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Release: April 8, 2002

UI Chamber Orchestra features student concerto competition winners April 14

The two winners of the 2001-2002 All-University Concerto/Aria Competition at the University of Iowa School of Music will be showcased on a concert by the UI Chamber Orchestra at 3 p.m. Sunday, April 14 in Clapp Recital Hall on the UI campus.

The co-winners came from the woodwind and keyboard areas of the contest. From the woodwind area, Joan Blazich will be the soloist in the Clarinet Concerto of Aaron Copland, conducted by UI doctoral conducting student Lucia Matos; and from the keyboard area, Agnes Wan will be the soloist for the Piano Concerto No. 2 in F minor of Frederic Chopin, conducted by William LaRue Jones.

Blazich and Wan are graduate students in the School of Music, majoring in their respective performance areas.

The 2001-2002 All-University Concerto/Aria Competition was held in November 2001. The competition was open to all students enrolled in a performance studio in the School of Music, with the recommendation of their studio faculty. Following an initial round of competition, nine entrants were selected for a final round of competition, from which the two winners were selected.

The competition judges were four retired music faculty: Charles Wendt, Edward Kottick and Eldon Obrecht from the UI and Marcella Lee from Cornell College.

Blazich is currently pursuing a master’s degree as a student of Maurita Murphy Mead while serving as a performance associate with the UI Center for New Music. Blazich was first-prize winner in the 2002 James F. Jakobsen Graduate Forum Humanities Division for research papers, and won first prize in the 1997 Durham Symphony Young Artists Concerto Competition. She completed her undergraduate studies at the University of North Carolina at Chapel Hill, receiving a bachelor’s degree with honors. Her principal teachers include Mead and Donald Oehler.

Currently a first-year doctoral student in piano performance, Wan studies with Uriel Tsachor and holds a teaching assistantship in piano. Born in Hong Kong, she holds a bachelor’s degree from the Hong Kong Academy for Performing Arts and master’s degrees in piano and music therapy from Loyola University in New Orleans. At Loyola she received awards as Outstanding Graduate Student and Outstanding Keyboardist, and was included in the "2001 Who’s Who among Students in American Universities/Colleges." As a 1999 concerto competition winner she performed with the Loyola Chamber Orchestra. She gave her formal debut recital in Hong Kong in June 2001 and has also become a board-certified music therapist.

Aaron Copland is widely regarded as the most "American" of composers. Through such deliberately nationalist works as the ballets "Appalachian Spring," "Rodeo" and "Billy the Kid," and

such patriotic works as the World-War-II vintage "Fanfare for the Common Man" and the evocative "Lincoln Portrait," he achieved wide popularity with American concert audiences.

But that is only one side of a complex composer, who also wrote abstract instrumental works that have no national agenda. Among these is the Clarinet Concerto, composed in 1948 for the great jazz player Benny Goodman.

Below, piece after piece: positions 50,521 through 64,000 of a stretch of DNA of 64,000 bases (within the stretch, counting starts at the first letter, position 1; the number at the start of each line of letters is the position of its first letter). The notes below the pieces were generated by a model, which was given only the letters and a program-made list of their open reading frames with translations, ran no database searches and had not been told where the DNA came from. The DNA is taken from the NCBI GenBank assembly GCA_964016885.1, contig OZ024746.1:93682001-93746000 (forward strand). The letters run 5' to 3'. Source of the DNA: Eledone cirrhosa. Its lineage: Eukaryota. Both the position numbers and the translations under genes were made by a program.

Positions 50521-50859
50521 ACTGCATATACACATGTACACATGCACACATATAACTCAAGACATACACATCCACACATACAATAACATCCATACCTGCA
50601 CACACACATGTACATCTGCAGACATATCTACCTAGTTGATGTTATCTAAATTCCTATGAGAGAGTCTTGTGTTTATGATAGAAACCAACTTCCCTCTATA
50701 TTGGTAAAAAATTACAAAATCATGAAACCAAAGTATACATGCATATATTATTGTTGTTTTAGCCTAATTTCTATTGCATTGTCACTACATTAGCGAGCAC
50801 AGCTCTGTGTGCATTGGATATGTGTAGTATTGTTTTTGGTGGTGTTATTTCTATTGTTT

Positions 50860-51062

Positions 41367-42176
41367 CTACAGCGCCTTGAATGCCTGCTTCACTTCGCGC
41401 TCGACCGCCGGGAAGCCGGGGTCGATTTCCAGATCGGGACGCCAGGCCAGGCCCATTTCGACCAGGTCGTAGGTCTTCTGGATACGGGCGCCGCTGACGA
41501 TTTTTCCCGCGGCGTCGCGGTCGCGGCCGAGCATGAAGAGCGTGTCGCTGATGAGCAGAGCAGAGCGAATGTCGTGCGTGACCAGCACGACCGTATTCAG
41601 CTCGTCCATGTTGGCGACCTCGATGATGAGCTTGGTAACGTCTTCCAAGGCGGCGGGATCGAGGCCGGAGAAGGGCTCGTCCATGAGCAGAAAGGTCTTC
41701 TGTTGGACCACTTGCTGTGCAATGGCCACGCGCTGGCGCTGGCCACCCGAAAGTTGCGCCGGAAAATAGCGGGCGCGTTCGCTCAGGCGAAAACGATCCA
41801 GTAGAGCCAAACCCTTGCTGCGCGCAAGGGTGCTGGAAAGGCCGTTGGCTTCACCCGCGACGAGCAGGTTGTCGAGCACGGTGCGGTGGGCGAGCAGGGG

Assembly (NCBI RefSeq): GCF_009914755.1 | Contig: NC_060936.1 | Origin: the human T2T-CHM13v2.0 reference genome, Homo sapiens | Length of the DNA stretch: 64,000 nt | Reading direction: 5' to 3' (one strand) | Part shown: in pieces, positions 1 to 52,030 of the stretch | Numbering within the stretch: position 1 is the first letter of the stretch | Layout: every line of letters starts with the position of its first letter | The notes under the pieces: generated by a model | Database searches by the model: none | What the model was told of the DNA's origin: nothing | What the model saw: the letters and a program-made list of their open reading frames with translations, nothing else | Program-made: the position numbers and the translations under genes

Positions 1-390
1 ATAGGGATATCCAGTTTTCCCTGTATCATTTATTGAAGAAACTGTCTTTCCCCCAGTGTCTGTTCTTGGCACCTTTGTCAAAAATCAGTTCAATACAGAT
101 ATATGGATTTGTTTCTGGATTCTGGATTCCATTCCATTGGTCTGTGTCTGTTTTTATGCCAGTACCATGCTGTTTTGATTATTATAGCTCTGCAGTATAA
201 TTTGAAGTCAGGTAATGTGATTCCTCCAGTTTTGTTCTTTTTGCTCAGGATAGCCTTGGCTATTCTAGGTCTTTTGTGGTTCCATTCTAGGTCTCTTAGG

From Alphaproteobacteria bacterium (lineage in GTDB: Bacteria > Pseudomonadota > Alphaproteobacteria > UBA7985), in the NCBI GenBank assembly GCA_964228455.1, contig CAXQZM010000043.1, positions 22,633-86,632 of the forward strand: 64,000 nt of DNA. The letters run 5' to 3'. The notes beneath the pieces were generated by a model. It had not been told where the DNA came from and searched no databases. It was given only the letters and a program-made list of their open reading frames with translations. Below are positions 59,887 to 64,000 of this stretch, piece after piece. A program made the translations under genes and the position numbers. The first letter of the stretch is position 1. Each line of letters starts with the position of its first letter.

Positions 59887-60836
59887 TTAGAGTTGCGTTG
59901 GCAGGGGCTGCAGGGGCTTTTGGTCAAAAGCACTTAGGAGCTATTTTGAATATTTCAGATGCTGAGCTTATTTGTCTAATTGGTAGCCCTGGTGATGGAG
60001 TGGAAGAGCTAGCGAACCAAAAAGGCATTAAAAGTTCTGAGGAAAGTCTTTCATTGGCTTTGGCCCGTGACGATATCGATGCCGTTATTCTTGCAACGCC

An eclectic musician, Goodman had strong fundamental training on the clarinet and wide-ranging interests. One of the first "cross-over " artists, he played Mozart with the Budapest Quartet and the Boston Symphony, and he commissioned concertos from several leading composers, including Copland and Paul Hindemith. Copland certainly treated Goodman as a soloist of the highest level: The concerto is one of the most challenging showpieces in the clarinet repertoire, requiring virtuoso technique and great musical sensitivity.

Lucia Matos was born in Ourinhos, S.P, Brazil. She received a bachelor’s degree in music from the University of Campinas, Brazil. From 1997 to 1998 she worked as assistant conductor at the Campinas Symphony Orchestra and University of Campinas Symphony Orchestra. In 1998 she was awarded with a Brazilian scholarship from CAPES for continuing her studies. She received a master’s degree in orchestral conducting from the UI, and she is currently completing the requirements for a doctorate as a student of UI Symphony conductor William LaRue Jones. She has conducted the Des Moines Symphony, Americana Symphony and Campinas Symphony Orchestra.

A UI music alumnus, Jones joined the faculty of the School of Music in 1997 as director of the University Symphony and director of orchestral studies. Prior to joining the UI faculty, Jones was the founding music director/administrator of the internationally recognized Greater Twin Cities Youth Symphonies of Minneapolis and St. Paul, Minn.

Jones has appeared as a guest conductor with the Minnesota Orchestra, the St. Paul Chamber Orchestra, the Sinfonie Orchester AML-Luzern (Switzerland) and other orchestras around the world. He has conducted all-state and festival orchestras in 46 states and five Canadian provinces. He has been conductor-in-residence at the North Carolina School of the Arts and the University of Miami (Fla.).

The School of Music is part of the Division of Performing Arts in the UI College of Liberal Arts and Sciences.

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